Being Wifekins

Travel with Kids: a survival guide

In two days, we are taking our four children on a grand adventure (read: horror story). In the early hours of Tuesday morning, we will be boarding a flight that will take us across the country to Perth, where we will be staying for a week.. Four hours on a plane with four children. That’s right, friends: there is just two days until the apocalypse begins.

We are lucky to have kids that are generally good travellers. We have taken them to South Australia, Perth, and – of course – many times to Melbourne. However, we have never taken all four this far; nor have they all been on an aeroplane before. So I’m freaking out a little here. It’s hard to predict what’s going to happen, and I’m exhausted from planning our week away. But here we are. It’s happening. I’m kind of organised. And I’m going to share the little things I’ve learnt so far about taking little banshees on holiday.

 

Preparing for The Apocalypse
(How to Survive a Holiday with Kids)

Book Accommodation that’s a little like Home
For me, this is a must when travelling with the kids. I don’t mean I’m looking for a wonky old cottage to stay in. By home-like, I mean somewhere to use as a base, somewhere you can come back to let the kids rest and be crazy for a while. I look for apartment style hotels that have a small kitchen and a lounge area. While I love taking the kids out for brekkie, we don’t want – nor can afford – to do so every day, so a kitchen comes in handy. The extra space helps when the kids go to bed and Benji and I need a little time together, or just to give the kids a little extra room (means less bed jumping!).

Embrace Technology
I am usually a big fan of saying no to using technology while travelling. On our trips to Melbourne, the kids aren’t allowed their gadgets until we pass the first servo (we’re from the country, okay, this takes awhile). But a plane is a different story. For one thing, there’s only so many activities you can take on board, and secondly, no one likes to be bored on an aeroplane. Downloading movies or their favourite tv shows onto devices is probably the easiest way to kill a few hours. We’re taking the two Nintendo DS we have, our tablet and of course, our phones. We’ve purchased headphones for each of the children too, for their (and everyone else on board’s) comfort.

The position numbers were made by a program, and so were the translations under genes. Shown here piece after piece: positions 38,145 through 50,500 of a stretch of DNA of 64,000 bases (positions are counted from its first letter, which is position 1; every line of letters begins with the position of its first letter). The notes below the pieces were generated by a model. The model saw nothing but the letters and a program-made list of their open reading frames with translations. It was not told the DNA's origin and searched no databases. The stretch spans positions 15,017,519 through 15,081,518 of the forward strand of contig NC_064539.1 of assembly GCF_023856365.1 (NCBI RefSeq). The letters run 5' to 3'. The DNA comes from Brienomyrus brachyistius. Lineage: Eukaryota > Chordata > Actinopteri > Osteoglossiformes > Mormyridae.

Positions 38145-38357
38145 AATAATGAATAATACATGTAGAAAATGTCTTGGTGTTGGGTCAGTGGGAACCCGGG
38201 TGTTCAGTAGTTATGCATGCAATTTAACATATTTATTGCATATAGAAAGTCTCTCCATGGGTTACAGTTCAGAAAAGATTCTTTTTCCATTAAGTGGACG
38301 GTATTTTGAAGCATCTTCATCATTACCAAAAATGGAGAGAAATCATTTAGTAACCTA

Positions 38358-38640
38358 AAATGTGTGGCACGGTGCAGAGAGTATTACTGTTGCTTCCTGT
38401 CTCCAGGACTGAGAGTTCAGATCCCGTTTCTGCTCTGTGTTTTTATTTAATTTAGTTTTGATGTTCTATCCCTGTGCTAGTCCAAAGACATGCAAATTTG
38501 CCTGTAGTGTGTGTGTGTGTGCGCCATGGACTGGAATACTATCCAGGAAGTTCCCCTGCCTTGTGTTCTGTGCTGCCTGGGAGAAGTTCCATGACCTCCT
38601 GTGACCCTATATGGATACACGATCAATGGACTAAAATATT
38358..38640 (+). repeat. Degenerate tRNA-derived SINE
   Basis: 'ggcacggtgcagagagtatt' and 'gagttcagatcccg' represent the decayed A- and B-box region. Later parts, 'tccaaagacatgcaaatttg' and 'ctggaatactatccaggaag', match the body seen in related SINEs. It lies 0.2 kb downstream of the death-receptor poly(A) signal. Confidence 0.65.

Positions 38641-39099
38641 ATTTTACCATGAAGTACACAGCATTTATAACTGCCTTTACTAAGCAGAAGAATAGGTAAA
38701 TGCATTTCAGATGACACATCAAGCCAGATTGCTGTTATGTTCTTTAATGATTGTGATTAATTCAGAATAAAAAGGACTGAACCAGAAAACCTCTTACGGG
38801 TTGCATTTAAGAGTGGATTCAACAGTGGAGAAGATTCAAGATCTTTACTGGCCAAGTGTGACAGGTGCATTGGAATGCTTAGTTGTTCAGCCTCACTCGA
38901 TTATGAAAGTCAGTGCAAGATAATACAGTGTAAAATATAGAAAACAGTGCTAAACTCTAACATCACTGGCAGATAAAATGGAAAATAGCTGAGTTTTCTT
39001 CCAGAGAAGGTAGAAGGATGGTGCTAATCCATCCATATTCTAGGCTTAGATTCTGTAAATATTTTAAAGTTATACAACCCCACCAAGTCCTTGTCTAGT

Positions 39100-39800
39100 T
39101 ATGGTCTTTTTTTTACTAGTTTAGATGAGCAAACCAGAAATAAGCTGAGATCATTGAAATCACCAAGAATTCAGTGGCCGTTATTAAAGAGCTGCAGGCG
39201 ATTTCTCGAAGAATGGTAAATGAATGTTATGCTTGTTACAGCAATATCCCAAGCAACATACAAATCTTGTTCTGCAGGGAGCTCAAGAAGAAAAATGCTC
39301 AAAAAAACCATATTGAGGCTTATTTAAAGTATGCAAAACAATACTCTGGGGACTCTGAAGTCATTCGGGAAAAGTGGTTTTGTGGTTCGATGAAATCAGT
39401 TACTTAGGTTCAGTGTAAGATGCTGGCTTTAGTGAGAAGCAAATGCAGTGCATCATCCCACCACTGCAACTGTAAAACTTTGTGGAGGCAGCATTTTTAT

Plan Down Time
While I might be okay with a jam-packed schedule, I don’t expect my kids to be. Rest time and play time is key to survival when travelling. Visiting relatives, activities and sight-seeing non stop will get exhausting. Plan stops at parks or simply time back at the accommodation to chill out with a movie. Not every moment of a holiday needs to be special or exciting. You’ll feel much better for it.

Snack it Up
It always comes back to food, right? I mentioned above that I try to find apartments that have kitchens. Mostly for the space my rowdy kids need, but also so we have somewhere to store snacks and basics for the week. One of our first stops when we hit Perth (besides coffee) will be a supermarket, where we will grab nappies and wipes, but also breakfast cereal, fruit, cookies and packets of chips. Kids are always hungry and it’s super nifty to have things on hand to cut the whining. As for the car ride and plane, we’re going against our natural instinct and embracing all things packaged. Chips, juice boxes, Tiny Teddies and fruit bars are ready to go. My solution to all child related problems is “shove food in their mouth!” …. I think we’re set for a couple of hours at least.

Manage Expectations.
The holiday that we’re taking is based around visiting family, so we’ve had to factor in a lot of different people’s needs in the planning of our trip. While it is important to us to spend as much time as possible with our extended family, it is also important to us that our kids get the time they need with us to themselves (as well as the time they need to let loose and go crazy). The kids are also wild with excitement about the things we will see and do, and I was worried I wasn’t going to be able to contain the anticipation. So I created a rough timetable of what we will be doing, and when we will be doing it. This means that everyone knows when we will see them, the kids time with us is locked in, and they know what to expect each day. Disappointment, anxiety and excitement can come out in unhelpful ways, I always find it easier to give people a head’s up on what to expect before the event arrives.

Be Flexible.
Things will not always go to plan. It will rain; the kids will be extra feral; you’ll be exhausted; a flight will be delayed. Be prepared to make changes to your plans, despite all that hard work you put in crafting this holiday. I guess this comes into expectation management too; I always end up exclaiming in frustration “we can never do nice things with these kids!” because something always goes wrong, or the kids don’t appreciate our efforts. I’ve learnt over time to read the room and make changes when required. A holiday doing less-than-amazing things is better than a holiday spent forcing merriment.

Happy mama, happy kids.
You know… most of the time. 

 

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